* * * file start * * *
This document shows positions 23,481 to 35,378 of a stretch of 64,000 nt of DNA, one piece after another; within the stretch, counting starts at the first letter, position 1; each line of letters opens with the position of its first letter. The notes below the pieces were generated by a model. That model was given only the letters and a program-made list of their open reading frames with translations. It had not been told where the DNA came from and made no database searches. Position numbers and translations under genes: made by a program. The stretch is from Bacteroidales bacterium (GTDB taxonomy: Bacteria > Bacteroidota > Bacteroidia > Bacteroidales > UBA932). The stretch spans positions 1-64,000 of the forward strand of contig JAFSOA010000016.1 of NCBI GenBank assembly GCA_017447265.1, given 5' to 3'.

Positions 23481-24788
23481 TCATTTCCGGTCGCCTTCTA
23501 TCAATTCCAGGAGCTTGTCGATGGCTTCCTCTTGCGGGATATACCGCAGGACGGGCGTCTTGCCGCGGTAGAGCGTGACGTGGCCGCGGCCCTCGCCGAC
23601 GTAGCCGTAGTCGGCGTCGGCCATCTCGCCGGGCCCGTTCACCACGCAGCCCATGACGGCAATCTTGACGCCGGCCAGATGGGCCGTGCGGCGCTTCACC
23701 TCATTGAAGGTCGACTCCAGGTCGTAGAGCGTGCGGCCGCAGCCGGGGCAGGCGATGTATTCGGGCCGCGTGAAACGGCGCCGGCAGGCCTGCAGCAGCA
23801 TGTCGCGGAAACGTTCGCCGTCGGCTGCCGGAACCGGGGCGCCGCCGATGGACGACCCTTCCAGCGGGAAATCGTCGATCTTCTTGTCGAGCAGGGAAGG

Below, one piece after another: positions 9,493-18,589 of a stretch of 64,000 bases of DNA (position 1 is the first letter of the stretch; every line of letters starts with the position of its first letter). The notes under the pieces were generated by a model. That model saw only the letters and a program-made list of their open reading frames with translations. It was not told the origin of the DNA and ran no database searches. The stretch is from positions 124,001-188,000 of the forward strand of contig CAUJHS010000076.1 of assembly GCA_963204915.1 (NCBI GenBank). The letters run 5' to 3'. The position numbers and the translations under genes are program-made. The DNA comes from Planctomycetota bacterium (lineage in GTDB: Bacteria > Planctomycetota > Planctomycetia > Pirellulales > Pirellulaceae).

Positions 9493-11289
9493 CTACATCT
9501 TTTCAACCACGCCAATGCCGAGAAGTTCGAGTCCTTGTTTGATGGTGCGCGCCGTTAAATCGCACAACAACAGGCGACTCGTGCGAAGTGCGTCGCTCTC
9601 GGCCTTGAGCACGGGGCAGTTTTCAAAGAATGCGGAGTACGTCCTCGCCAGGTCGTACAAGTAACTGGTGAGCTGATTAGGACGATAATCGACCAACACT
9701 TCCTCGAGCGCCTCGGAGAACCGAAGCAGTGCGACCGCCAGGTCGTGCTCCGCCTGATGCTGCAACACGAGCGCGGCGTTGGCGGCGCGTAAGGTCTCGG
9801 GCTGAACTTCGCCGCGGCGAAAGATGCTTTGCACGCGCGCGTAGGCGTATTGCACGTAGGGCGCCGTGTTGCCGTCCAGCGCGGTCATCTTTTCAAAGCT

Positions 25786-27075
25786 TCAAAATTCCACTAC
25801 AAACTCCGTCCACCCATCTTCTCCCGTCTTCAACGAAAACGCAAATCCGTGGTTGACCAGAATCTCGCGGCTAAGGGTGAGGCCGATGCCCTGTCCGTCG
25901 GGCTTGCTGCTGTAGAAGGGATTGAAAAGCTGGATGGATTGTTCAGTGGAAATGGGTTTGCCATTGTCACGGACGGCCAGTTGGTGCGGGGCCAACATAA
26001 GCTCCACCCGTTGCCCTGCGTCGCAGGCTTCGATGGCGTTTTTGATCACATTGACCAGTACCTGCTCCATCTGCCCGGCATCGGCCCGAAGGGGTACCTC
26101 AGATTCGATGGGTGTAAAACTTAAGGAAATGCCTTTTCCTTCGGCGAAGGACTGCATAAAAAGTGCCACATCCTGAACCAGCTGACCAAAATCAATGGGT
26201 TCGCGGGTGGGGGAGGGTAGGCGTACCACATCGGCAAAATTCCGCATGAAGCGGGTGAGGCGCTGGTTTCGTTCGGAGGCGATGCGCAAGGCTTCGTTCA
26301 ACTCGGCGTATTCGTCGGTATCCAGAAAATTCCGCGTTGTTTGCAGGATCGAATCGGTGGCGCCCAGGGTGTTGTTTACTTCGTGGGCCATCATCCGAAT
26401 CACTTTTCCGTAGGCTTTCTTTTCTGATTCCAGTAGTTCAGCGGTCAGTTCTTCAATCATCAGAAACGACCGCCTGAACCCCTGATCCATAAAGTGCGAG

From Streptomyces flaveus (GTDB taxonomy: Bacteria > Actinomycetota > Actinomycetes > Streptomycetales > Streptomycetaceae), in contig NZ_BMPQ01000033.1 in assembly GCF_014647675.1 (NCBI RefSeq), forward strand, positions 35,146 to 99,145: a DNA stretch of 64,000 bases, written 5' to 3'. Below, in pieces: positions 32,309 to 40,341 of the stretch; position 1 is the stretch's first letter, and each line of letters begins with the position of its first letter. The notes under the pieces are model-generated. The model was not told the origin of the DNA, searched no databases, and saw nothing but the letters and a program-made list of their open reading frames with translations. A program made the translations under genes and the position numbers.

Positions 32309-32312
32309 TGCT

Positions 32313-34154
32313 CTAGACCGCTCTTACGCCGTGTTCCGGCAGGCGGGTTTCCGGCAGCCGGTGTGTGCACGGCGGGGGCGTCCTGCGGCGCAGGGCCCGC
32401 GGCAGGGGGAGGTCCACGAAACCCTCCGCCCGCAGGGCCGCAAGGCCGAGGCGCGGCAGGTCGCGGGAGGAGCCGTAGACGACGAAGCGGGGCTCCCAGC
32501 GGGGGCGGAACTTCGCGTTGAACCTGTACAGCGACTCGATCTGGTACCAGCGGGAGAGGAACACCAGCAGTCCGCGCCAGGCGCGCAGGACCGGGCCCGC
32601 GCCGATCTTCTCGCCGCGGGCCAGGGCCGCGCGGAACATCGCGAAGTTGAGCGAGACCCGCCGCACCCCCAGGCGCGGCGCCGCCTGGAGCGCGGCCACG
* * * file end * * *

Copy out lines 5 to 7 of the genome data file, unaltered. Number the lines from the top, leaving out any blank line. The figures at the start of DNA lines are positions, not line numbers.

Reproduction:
23601 GTAGCCGTAGTCGGCGTCGGCCATCTCGCCGGGCCCGTTCACCACGCAGCCCATGACGGCAATCTTGACGCCGGCCAGATGGGCCGTGCGGCGCTTCACC
23701 TCATTGAAGGTCGACTCCAGGTCGTAGAGCGTGCGGCCGCAGCCGGGGCAGGCGATGTATTCGGGCCGCGTGAAACGGCGCCGGCAGGCCTGCAGCAGCA
23801 TGTCGCGGAAACGTTCGCCGTCGGCTGCCGGAACCGGGGCGCCGCCGATGGACGACCCTTCCAGCGGGAAATCGTCGATCTTCTTGTCGAGCAGGGAAGG